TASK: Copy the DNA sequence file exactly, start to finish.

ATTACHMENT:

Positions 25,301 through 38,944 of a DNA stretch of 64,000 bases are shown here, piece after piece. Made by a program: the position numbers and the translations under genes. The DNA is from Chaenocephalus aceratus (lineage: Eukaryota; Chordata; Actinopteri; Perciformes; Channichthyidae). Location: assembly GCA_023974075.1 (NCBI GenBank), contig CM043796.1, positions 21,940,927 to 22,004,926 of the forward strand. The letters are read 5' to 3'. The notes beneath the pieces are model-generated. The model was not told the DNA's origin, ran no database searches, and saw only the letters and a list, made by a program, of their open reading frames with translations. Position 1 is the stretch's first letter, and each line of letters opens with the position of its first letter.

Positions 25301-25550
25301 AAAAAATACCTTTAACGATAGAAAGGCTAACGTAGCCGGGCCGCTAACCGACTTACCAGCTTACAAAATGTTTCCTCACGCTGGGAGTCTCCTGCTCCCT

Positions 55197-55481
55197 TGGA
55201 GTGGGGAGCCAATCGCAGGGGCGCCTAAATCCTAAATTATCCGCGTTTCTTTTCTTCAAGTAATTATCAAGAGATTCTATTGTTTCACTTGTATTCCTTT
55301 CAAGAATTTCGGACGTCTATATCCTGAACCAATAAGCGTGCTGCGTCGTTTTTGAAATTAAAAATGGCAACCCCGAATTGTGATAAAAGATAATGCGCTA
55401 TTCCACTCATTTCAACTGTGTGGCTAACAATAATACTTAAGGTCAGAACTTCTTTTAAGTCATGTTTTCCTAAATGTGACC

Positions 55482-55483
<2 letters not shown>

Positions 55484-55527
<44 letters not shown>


Positions 25,301 through 38,944 of a DNA stretch of 64,000 bases are shown here, piece after piece. Made by a program: the position numbers and the translations under genes. The DNA is from Chaenocephalus aceratus (lineage: Eukaryota; Chordata; Actinopteri; Perciformes; Channichthyidae). Location: assembly GCA_023974075.1 (NCBI GenBank), contig CM043796.1, positions 21,940,927 to 22,004,926 of the forward strand. The letters are read 5' to 3'. The notes beneath the pieces are model-generated. The model was not told the DNA's origin, ran no database searches, and saw only the letters and a list, made by a program, of their open reading frames with translations. Position 1 is the stretch's first letter, and each line of letters opens with the position of its first letter.

Positions 25301-25550
25301 AAAAAATACCTTTAACGATAGAAAGGCTAACGTAGCCGGGCCGCTAACCGACTTACCAGCTTACAAAATGTTTCCTCACGCTGGGAGTCTCCTGCTCCCT

Positions 55197-55481
55197 TGGA
55201 GTGGGGAGCCAATCGCAGGGGCGCCTAAATCCTAAATTATCCGCGTTTCTTTTCTTCAAGTAATTATCAAGAGATTCTATTGTTTCACTTGTATTCCTTT
55301 CAAGAATTTCGGACGTCTATATCCTGAACCAATAAGCGTGCTGCGTCGTTTTTGAAATTAAAAATGGCAACCCCGAATTGTGATAAAAGATAATGCGCTA
55401 TTCCACTCATTTCAACTGTGTGGCTAACAATAATACTTAAGGTCAGAACTTCTTTTAAGTCATGTTTTCCTAAATGTGACC

Positions 55482-55483
<2 letters not shown>

Positions 55484-55527
<44 letters not shown>